Escola Superior de Conservació i Restauració de Bés Culturals de Catalunya
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Characterization of the corrosion layer on iron archaeological artefacts from K2 (825–1220 AD), an archaeological site in South Africa

Contributor(s): Chirikure, Shadreck | Koleini, Farahnaz | Pikirayi, Innocent | Prinsloo, Linda C | Schoeman, M. H. AMaterial type: ArticleArticleDescription: 9 pISBN: 0039 - 3630Subject(s): Archaeology | Bambandyanalo | Conservation | Corrosion | Iron artefacts | Micro-Raman In: Studies in Conservation 3 58 3, 274-282Abstract: A study of the composition and phase distribution of the corrosion layers on three ferrous objects, excavated at K2 (Bambandyanalo), an archaeological site in South Africa, was conducted. The objective of the study was to obtain information that can contribute to conservation procedures to be performed on the iron artefacts from this site. Examination of cross sections by means of energy-dispersive X-ray spectroscopy coupled to a scanning electron microscope (SEM–EDX), X-ray powder diffraction (XRD), and micro-Raman spectroscopy revealed the same corrosion composition and structure for all the objects under study, namely an internal layer adjacent to the metal surface with ghost inclusions and an external layer containing quartz grains. The study also revealed that the presence of magnetite (Fe3O4), maghemite (γFe2O3), and lepidocrocite (γ-FeOOH) within the internal layer is the only difference between the chemical compositions of iron corrosion products within the two layers. The results also made it possible to retrace the corrosion history during burial and long-term storage.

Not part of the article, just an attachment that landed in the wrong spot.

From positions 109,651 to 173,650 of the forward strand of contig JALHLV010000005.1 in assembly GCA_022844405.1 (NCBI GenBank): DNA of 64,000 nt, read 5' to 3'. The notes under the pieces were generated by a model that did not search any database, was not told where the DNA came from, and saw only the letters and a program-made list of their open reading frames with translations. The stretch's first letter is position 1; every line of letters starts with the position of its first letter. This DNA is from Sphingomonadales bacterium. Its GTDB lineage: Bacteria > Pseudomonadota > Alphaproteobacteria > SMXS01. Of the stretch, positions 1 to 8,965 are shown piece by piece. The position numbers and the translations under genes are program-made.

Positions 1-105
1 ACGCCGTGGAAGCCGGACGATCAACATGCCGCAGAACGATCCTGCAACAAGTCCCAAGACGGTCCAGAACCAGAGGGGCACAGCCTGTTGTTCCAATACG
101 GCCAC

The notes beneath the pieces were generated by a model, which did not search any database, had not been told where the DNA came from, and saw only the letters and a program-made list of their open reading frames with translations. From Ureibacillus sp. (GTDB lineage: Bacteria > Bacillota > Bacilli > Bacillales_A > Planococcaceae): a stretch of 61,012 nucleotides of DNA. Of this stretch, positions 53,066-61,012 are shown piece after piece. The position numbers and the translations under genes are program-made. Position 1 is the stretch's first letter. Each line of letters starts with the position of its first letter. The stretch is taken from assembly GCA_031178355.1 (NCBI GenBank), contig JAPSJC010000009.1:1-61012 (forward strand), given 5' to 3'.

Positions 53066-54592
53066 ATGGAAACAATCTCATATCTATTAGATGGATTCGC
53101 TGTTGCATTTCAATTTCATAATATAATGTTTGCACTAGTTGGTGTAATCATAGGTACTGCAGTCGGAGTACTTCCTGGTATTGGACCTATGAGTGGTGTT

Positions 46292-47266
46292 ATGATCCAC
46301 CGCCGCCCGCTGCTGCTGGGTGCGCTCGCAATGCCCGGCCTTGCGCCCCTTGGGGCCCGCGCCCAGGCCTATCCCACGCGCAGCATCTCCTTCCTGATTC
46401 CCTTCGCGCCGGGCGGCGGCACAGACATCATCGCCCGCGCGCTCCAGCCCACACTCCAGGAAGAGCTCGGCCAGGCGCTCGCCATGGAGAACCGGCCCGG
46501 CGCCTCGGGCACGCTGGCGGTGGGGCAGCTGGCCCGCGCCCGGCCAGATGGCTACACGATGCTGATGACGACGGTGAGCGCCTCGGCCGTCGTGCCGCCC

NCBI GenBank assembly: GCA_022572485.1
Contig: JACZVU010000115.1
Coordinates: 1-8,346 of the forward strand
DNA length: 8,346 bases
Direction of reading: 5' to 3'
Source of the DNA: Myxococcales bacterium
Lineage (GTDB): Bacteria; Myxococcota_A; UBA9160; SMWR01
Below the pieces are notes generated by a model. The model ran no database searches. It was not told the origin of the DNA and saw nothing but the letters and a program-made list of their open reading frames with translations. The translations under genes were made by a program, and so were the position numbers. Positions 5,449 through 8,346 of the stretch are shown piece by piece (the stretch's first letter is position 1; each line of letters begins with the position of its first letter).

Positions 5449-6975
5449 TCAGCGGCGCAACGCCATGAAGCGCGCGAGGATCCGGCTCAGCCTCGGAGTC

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Article de revista Article de revista Biblioteca de l' Escola Superior Conservació i Restauració de Bens Culturals de Catalunya
Studies in Conservation 3 (Browse shelf(Opens below)) Available Art-54

A study of the composition and phase distribution of the corrosion layers on three ferrous objects, excavated at K2 (Bambandyanalo), an archaeological site in South Africa, was conducted. The objective of the study was to obtain information that can contribute to conservation procedures to be performed on the iron artefacts from this site. Examination of cross sections by means of energy-dispersive X-ray spectroscopy coupled to a scanning electron microscope (SEM–EDX), X-ray powder diffraction (XRD), and micro-Raman spectroscopy revealed the same corrosion composition and structure for all the objects under study, namely an internal layer adjacent to the metal surface with ghost inclusions and an external layer containing quartz grains. The study also revealed that the presence of magnetite (Fe3O4), maghemite (γFe2O3), and lepidocrocite (γ-FeOOH) within the internal layer is the only difference between the chemical compositions of iron corrosion products within the two layers. The results also made it possible to retrace the corrosion history during burial and long-term storage.

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